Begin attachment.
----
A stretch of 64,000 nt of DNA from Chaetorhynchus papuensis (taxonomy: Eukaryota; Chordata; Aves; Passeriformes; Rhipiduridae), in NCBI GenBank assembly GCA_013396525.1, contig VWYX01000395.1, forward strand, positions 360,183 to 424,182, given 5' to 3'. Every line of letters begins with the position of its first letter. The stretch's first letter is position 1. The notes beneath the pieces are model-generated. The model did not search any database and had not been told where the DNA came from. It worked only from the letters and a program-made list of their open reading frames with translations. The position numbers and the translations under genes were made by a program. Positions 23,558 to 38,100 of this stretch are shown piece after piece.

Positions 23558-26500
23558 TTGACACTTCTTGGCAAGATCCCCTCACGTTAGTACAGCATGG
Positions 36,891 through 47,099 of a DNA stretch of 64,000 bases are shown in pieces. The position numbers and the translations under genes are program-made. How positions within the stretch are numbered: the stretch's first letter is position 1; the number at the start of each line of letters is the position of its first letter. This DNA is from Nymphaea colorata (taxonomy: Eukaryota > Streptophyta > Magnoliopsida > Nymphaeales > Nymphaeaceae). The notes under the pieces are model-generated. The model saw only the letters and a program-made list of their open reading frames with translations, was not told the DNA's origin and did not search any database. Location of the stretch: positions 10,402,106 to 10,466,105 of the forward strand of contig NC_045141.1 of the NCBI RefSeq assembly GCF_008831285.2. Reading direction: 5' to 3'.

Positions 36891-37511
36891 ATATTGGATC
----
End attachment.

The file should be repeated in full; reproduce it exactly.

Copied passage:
A stretch of 64,000 nt of DNA from Chaetorhynchus papuensis (taxonomy: Eukaryota; Chordata; Aves; Passeriformes; Rhipiduridae), in NCBI GenBank assembly GCA_013396525.1, contig VWYX01000395.1, forward strand, positions 360,183 to 424,182, given 5' to 3'. Every line of letters begins with the position of its first letter. The stretch's first letter is position 1. The notes beneath the pieces are model-generated. The model did not search any database and had not been told where the DNA came from. It worked only from the letters and a program-made list of their open reading frames with translations. The position numbers and the translations under genes were made by a program. Positions 23,558 to 38,100 of this stretch are shown piece after piece.

Positions 23558-26500
23558 TTGACACTTCTTGGCAAGATCCCCTCACGTTAGTACAGCATGG
Positions 36,891 through 47,099 of a DNA stretch of 64,000 bases are shown in pieces. The position numbers and the translations under genes are program-made. How positions within the stretch are numbered: the stretch's first letter is position 1; the number at the start of each line of letters is the position of its first letter. This DNA is from Nymphaea colorata (taxonomy: Eukaryota > Streptophyta > Magnoliopsida > Nymphaeales > Nymphaeaceae). The notes under the pieces are model-generated. The model saw only the letters and a program-made list of their open reading frames with translations, was not told the DNA's origin and did not search any database. Location of the stretch: positions 10,402,106 to 10,466,105 of the forward strand of contig NC_045141.1 of the NCBI RefSeq assembly GCF_008831285.2. Reading direction: 5' to 3'.

Positions 36891-37511
36891 ATATTGGATC